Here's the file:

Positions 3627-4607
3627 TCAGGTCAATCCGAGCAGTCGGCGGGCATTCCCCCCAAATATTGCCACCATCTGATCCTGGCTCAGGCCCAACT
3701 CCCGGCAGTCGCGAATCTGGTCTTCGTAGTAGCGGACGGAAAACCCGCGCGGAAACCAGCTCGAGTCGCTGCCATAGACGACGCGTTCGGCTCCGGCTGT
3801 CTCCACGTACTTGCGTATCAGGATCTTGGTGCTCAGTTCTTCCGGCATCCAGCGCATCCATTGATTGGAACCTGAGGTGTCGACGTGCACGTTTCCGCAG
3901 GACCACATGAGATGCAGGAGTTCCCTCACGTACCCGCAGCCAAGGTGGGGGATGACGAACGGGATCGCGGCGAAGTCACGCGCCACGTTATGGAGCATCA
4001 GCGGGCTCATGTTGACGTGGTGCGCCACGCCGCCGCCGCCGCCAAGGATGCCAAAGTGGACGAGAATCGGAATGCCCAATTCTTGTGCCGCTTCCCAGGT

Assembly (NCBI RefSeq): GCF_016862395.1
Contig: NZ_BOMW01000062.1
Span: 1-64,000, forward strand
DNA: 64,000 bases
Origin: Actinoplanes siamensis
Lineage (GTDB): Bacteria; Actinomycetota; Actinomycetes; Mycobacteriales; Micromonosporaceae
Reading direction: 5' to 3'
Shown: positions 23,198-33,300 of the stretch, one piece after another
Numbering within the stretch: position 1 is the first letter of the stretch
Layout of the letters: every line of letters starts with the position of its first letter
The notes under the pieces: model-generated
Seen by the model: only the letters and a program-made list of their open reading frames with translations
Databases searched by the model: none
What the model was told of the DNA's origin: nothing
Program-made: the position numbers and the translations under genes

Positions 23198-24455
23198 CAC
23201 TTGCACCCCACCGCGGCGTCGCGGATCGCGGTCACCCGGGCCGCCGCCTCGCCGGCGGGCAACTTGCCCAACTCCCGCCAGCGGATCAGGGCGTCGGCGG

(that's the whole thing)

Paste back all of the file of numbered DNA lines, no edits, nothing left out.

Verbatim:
Positions 3627-4607
3627 TCAGGTCAATCCGAGCAGTCGGCGGGCATTCCCCCCAAATATTGCCACCATCTGATCCTGGCTCAGGCCCAACT
3701 CCCGGCAGTCGCGAATCTGGTCTTCGTAGTAGCGGACGGAAAACCCGCGCGGAAACCAGCTCGAGTCGCTGCCATAGACGACGCGTTCGGCTCCGGCTGT
3801 CTCCACGTACTTGCGTATCAGGATCTTGGTGCTCAGTTCTTCCGGCATCCAGCGCATCCATTGATTGGAACCTGAGGTGTCGACGTGCACGTTTCCGCAG
3901 GACCACATGAGATGCAGGAGTTCCCTCACGTACCCGCAGCCAAGGTGGGGGATGACGAACGGGATCGCGGCGAAGTCACGCGCCACGTTATGGAGCATCA
4001 GCGGGCTCATGTTGACGTGGTGCGCCACGCCGCCGCCGCCGCCAAGGATGCCAAAGTGGACGAGAATCGGAATGCCCAATTCTTGTGCCGCTTCCCAGGT

Assembly (NCBI RefSeq): GCF_016862395.1
Contig: NZ_BOMW01000062.1
Span: 1-64,000, forward strand
DNA: 64,000 bases
Origin: Actinoplanes siamensis
Lineage (GTDB): Bacteria; Actinomycetota; Actinomycetes; Mycobacteriales; Micromonosporaceae
Reading direction: 5' to 3'
Shown: positions 23,198-33,300 of the stretch, one piece after another
Numbering within the stretch: position 1 is the first letter of the stretch
Layout of the letters: every line of letters starts with the position of its first letter
The notes under the pieces: model-generated
Seen by the model: only the letters and a program-made list of their open reading frames with translations
Databases searched by the model: none
What the model was told of the DNA's origin: nothing
Program-made: the position numbers and the translations under genes

Positions 23198-24455
23198 CAC
23201 TTGCACCCCACCGCGGCGTCGCGGATCGCGGTCACCCGGGCCGCCGCCTCGCCGGCGGGCAACTTGCCCAACTCCCGCCAGCGGATCAGGGCGTCGGCGG